Development of a color-sensitive, inkjet-printed, pixelated artificial retina model

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Around 300 million people worldwide are visually impaired. Retinitis pigmentosa (RP) and age-related macular degeneration (AMD), involving deterioration of retinal photoreceptors-cells, are the leading causes of partial or total loss of vision. In the human eye, the retina contains several layers of cells including rod and cone photoreceptors that convert light into electrical signals and are responsible for night and color vision respectively. With the development of biomedical engineering in the last decades, retinal prostheses, designed to partially restore vision, have seen progress. However, those based on conventional silicon, metallic, or rigid electrodes possess poor flexibility and biocompatibility.

In recent years, photosensitive organic electronic materials have been shown to be a very promising tool, even transplanted in vivo, for transducing light stimuli to non-functioning retinas. The materials are mechanically flexible, so they are applicable to flexible and conformal substrates and can be deposited through inks. Up to now, the spectral responsivity was considered individually for one polymer semiconductor at a time in artificial retina applications. However, to contemplate color vision, pixelation of different polymers that are photosensitive to different parts of the visible spectrum (color sensitivity), mimicking those of the photoreceptors, is necessary.

A multidisciplinary international team with researchers from four research institutes has published the results of their project in an article in Scientific Reports.

The team members are from University of Rome Tor Vergata (Department of Electronic Engineering and Department of Biomedicine and Prevention), University of Surrey (Department of Electrical and Electronic Engineering, Faculty of Engineering and Physical Sciences, Advanced Technology Institute, Guildford, UK), Istituto di Struttura della Materia (CNR-ISM, Rome, Italy), Cicci Research srl. (Grosseto, Italy), and EMBL (European Molecular Biology Laboratory, Epigenetics and Neurobiology Unit, Monterotondo, Italy).

The team demonstrate the design and fabrication of a color-sensitive model of a pixelated artificial retina where each polymer dot was deposited by inkjet-printing (Figure 1). Three types of polymer semiconductors, with spectral absorbance curves emulating those of rods, and of cones which provide color sensitivity, were deposited in a concentric layout simplifying the anatomical human retinal scheme.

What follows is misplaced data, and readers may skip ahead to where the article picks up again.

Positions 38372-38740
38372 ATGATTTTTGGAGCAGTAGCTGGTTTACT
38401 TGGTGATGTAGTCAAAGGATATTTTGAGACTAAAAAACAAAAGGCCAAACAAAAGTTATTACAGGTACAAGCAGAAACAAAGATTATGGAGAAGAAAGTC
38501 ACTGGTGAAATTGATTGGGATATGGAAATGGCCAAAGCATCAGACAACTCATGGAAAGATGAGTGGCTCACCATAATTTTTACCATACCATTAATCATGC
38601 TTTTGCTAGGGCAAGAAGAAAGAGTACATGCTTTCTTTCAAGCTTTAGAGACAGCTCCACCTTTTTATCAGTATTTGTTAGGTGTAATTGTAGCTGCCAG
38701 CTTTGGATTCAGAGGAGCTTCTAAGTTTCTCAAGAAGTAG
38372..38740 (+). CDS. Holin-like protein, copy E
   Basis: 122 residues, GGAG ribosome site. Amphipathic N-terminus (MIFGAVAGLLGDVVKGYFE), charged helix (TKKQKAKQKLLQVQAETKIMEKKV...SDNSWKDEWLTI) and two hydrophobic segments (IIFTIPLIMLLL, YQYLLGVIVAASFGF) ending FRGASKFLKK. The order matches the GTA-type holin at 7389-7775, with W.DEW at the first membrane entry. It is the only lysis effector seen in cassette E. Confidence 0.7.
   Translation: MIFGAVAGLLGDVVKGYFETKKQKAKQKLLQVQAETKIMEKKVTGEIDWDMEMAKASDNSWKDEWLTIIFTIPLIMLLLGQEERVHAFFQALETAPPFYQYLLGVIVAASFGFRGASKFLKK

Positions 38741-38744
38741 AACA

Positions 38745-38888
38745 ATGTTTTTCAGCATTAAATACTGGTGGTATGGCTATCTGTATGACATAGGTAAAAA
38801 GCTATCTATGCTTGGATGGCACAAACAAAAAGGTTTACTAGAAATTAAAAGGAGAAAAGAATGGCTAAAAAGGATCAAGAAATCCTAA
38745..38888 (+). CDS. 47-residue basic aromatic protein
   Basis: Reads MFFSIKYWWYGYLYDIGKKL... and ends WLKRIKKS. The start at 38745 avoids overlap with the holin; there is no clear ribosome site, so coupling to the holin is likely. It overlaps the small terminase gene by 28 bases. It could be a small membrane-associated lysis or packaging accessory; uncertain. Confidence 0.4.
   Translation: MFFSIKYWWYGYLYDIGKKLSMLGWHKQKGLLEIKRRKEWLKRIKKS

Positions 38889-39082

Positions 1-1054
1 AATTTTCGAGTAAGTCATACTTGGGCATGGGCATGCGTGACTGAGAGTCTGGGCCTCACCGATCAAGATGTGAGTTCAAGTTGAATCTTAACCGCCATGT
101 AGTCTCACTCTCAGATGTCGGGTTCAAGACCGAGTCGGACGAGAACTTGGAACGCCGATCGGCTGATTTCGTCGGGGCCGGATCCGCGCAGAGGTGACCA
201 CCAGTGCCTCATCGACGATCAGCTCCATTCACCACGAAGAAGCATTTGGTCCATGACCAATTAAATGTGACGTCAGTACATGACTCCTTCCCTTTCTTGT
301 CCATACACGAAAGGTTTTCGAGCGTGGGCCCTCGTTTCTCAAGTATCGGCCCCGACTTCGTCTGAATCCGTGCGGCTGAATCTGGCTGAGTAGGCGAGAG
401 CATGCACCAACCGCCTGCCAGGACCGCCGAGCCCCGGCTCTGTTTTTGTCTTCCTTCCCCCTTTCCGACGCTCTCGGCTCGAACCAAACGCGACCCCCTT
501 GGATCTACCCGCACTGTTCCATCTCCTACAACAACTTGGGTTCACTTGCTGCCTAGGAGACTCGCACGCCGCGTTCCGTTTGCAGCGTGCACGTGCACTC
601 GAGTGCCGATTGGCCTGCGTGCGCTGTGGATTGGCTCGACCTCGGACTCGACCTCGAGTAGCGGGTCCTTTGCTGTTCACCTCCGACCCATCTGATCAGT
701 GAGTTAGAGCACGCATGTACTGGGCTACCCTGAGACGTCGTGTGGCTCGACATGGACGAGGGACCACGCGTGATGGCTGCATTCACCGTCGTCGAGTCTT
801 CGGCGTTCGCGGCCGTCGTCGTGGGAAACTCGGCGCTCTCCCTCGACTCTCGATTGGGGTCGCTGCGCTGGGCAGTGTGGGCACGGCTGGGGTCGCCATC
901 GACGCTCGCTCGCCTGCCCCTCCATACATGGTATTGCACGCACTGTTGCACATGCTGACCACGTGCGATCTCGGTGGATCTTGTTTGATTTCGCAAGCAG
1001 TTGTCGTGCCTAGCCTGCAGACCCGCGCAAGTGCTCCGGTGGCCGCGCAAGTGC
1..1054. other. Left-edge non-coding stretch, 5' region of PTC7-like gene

The team verified that the phototransduction process from the artificial retina to a biological electrolyte solution imitating extracellular fluids found in our tissues produced electrical signals compatible with those found in retinas through a novel closed sandwich-type optoelectronic device (Figure 2). The bio-hybrid device, which combines techniques used in electrophysiology, organic photovoltaics and dye-sensitized solar cells, presents some advantages compared to conventional electrophysiological investigative systems: it is compact, easy-to-handle, transportable, with controllable size and requires a small amount of bio-electrolyte thus permitting use of tools typically found in an electronic-engineering/physics/chemistry laboratory. Photosensing through three-color pixelation allowed incoming light to be resolved both spectrally and spatially. The biocompatibility of each type of photosensitive polymer was also demonstrated.

The number of pixels of the artificial retina model with distinct absorption spectra, mimicking the chromatic sensitivity of photoreceptors in the eye and interfaced with a physiological medium was 42100, the density of the artificial photoreceptors was ∼11,000 pixels/cm2 and the corresponding spatial resolution was 267 dpi (dots per inch), with pixel diameters of 95 micrometers comparable to that of a human hair (Figure 3). Future studies should compare and investigate the interaction of the artificial retina model with biological ones. Printing technologies enable placement of different materials in the locations of choice. In view of a future based on personalized medicine, and with the development of higher resolution techniques (i.e. ≤ 10 micrometers which is the diameter of human retinal photoreceptors), one could think of first imaging an individual retina and then printing the pixels so as to spatially reproduce their location.